Reflection JV. Learn, from such meditations as these, “the rich mercy of God, and the grace of our Lord Jesus Christ in giving us so long a warning, before he swears that time shall be no more." Every stroke of sickness is a warning-piece, that life is coming to its period : Every death amongst our friends and acquaintance is another tender and painful admonition, that our death also is at hand : The end of every week and every dawning sabbath is another warning; every sermon we hear of the shortness of time and the uncertainty of life is a fresh intimation, that the great angel will shortly pronounce a period upon all our time. How inexcusable shall we be if we turn the deaf ear to all these warnings ? St. Peter advises us to count the long-suffering of the Lord for salvation.” 2. Pet. iii, 15. and to secure our eternal safety, and our escape from hell during the season of his lengthened grace,
Alas! How long has Jesus, and his mercy, and his gospel waited on you, before you began to think of the things of your everlasting peace ? And if you are now solemnly awakened, yet how long has he waited on you, with fresh admonitions and with special providences, with mercies and judgments, with promises and invitations of grace, with threatenings and words of terror, and with the whispers and advices of his own Spirit, since you began to see your danger? And, after all have you yet sincerely repented of sin ? Have you yet received the offered grace? Have you given up yourselves to the Lord, and laid hold of his salvation? “ This is the accepted time, this is the day of salvation;" 2 Cor. vi. 2.“ To-day if ye will hear his voice, harden not your hearts :" IIeb. iii. 7-il. It is never said, through all the bible, that to-morrow is the day of grace, or to-morrow is the time of acceptance : It is the present hour only that is offered. Every day and every hour is a mercy of unknown importance to sinful men : It is a mercy, 0 sinners, that you awaked not this morning in hell, and that you were not fixed without remedy beyond the reach of hope and mercy. Reflection V. Learn from this discourse what 6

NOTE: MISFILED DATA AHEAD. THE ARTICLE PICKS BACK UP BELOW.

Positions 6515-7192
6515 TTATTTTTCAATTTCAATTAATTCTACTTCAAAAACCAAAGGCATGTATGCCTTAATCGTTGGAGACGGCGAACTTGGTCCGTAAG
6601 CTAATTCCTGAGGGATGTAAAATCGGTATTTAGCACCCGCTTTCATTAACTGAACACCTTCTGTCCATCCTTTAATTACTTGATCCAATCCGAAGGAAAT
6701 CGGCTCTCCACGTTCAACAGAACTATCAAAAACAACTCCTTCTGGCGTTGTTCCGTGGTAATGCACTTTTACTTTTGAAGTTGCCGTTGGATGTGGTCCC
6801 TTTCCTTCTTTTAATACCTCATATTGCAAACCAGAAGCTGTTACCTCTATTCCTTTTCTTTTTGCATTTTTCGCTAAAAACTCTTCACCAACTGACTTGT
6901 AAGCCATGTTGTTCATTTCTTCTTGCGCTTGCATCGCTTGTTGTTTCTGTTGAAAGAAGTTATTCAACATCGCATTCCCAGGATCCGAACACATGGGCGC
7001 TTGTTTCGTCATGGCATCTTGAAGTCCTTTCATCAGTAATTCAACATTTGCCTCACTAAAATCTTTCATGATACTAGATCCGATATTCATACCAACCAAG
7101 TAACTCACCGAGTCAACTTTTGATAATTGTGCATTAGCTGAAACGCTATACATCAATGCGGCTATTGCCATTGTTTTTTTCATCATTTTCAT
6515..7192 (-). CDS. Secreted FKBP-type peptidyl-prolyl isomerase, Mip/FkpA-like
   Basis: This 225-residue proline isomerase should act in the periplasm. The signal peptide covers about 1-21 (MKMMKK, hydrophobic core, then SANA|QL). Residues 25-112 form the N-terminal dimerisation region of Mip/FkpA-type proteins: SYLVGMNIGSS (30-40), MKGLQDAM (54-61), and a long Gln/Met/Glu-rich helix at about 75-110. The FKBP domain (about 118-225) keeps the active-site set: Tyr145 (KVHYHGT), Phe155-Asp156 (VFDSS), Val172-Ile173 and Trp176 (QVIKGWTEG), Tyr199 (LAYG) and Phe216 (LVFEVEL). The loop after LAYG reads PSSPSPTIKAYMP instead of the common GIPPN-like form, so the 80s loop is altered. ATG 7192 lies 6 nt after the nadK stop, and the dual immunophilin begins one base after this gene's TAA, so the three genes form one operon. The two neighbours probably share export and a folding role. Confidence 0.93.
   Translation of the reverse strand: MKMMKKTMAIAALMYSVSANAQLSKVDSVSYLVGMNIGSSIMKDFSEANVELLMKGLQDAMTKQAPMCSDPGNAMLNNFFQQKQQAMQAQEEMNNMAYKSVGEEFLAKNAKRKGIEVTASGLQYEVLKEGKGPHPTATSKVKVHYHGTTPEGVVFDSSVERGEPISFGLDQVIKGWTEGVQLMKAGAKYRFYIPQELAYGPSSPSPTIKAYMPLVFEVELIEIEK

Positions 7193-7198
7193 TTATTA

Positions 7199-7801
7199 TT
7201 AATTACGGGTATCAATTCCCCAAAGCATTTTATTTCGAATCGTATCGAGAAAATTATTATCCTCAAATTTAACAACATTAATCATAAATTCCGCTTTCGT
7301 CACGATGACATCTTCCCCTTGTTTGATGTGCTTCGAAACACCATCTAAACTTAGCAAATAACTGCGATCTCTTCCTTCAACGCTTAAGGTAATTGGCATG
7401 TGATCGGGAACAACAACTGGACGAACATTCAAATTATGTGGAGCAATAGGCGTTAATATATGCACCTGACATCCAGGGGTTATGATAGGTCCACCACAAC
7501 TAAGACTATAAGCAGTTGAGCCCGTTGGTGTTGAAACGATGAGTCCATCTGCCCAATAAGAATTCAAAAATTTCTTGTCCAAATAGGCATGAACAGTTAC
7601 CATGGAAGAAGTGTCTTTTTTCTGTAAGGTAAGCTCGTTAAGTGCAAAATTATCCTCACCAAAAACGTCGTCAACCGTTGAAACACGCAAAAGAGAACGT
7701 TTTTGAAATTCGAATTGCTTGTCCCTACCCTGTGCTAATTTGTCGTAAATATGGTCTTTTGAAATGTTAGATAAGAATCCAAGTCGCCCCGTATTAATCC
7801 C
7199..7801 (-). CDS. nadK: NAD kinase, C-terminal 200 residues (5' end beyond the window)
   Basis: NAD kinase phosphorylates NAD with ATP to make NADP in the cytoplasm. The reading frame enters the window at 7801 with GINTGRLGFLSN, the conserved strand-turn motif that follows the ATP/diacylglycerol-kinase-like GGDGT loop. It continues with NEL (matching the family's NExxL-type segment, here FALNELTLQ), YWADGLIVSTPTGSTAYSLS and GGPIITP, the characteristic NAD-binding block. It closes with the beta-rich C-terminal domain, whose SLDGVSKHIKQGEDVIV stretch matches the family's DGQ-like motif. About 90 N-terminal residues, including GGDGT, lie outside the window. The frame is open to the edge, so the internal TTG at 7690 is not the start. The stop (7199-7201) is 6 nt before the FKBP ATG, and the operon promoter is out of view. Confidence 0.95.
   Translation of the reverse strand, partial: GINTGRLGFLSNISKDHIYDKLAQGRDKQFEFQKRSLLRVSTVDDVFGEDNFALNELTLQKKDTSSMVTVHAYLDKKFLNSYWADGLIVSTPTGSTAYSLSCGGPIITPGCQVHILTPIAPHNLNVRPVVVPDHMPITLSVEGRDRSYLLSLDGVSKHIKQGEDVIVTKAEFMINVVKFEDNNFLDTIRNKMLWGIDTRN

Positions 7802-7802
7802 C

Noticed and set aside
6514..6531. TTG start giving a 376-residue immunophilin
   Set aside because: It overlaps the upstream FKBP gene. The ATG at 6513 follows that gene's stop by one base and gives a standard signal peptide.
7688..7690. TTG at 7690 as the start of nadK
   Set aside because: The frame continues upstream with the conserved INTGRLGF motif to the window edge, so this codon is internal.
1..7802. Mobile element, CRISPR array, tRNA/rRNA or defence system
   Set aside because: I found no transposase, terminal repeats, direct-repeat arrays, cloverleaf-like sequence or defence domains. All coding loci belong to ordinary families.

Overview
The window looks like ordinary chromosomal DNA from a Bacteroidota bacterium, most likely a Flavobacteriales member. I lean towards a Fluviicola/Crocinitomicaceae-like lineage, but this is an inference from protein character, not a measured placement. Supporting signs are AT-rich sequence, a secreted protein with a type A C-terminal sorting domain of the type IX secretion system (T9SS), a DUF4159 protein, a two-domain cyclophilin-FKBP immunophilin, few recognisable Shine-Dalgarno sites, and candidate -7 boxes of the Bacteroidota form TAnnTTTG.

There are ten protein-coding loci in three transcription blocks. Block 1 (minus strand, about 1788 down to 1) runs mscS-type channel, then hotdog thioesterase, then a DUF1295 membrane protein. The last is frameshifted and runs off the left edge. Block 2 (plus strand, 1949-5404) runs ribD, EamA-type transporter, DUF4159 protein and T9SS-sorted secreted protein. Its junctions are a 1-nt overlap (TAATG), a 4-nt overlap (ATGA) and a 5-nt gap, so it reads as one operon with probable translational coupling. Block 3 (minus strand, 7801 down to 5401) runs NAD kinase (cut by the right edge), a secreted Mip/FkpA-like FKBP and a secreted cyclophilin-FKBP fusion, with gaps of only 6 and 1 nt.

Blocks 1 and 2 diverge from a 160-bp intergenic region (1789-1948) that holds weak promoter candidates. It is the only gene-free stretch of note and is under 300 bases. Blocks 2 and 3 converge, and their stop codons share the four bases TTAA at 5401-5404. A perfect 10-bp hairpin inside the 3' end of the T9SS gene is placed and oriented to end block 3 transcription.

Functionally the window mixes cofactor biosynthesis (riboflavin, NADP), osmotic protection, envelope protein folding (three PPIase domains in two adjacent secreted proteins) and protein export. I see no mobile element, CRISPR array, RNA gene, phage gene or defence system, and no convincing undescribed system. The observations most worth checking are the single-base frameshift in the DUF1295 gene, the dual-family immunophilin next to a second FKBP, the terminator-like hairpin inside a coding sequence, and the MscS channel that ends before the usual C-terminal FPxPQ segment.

a very useful practice it would be, to set ourselves, often before-hand, as at the end of time,” to imagine ourselves just under the sound of the voice of this mighty angel, or at the tribunal of Christ, and to call our souls to a solemn account, in what manner we have past away all our leisure time hitherto : I mean, all that time which hath not been laid out in the necessities of the natural life, for its support and its needful refreshment, or in the due and proper employments of the civil life ; both these are allowed and required by the God of nature, and the God of providence who governs the world ; but what hast thou done, O man, O wo:pan, what hast thou done with all the hours of leisure, which might have been laid out on far better employments, and to far nobler purposes ? Give me leave to enter into particulars a little, for generals do but seldom convince the mind, or awaken the conscience, or affect the heart.
1. Have you not slumbered or squandered away too much time witbout any useful purpose or design at all ? How many are there that when they have morning hours on their hands, can pass them off on their beds, and lose and forget time in a little more sleep and a little more slumber ; a few impertinencies with breakfast and dressing, wear, out the morning without God. And bow many afternoon and evening hours are worn away in such sauntering idleness, as I have described, that when the night comes, they cannot review one half hour's useful work, from the dawn of the morning to the hour of rest. Time is gone and vanished, and as they knew not what to do with it while it was present, so now, it is past, they know not what they have done with it: They keep no account of it, and are never prepared to come to a reckoning : But will the great Judge of all take this for an answer to such a solemn enquiry?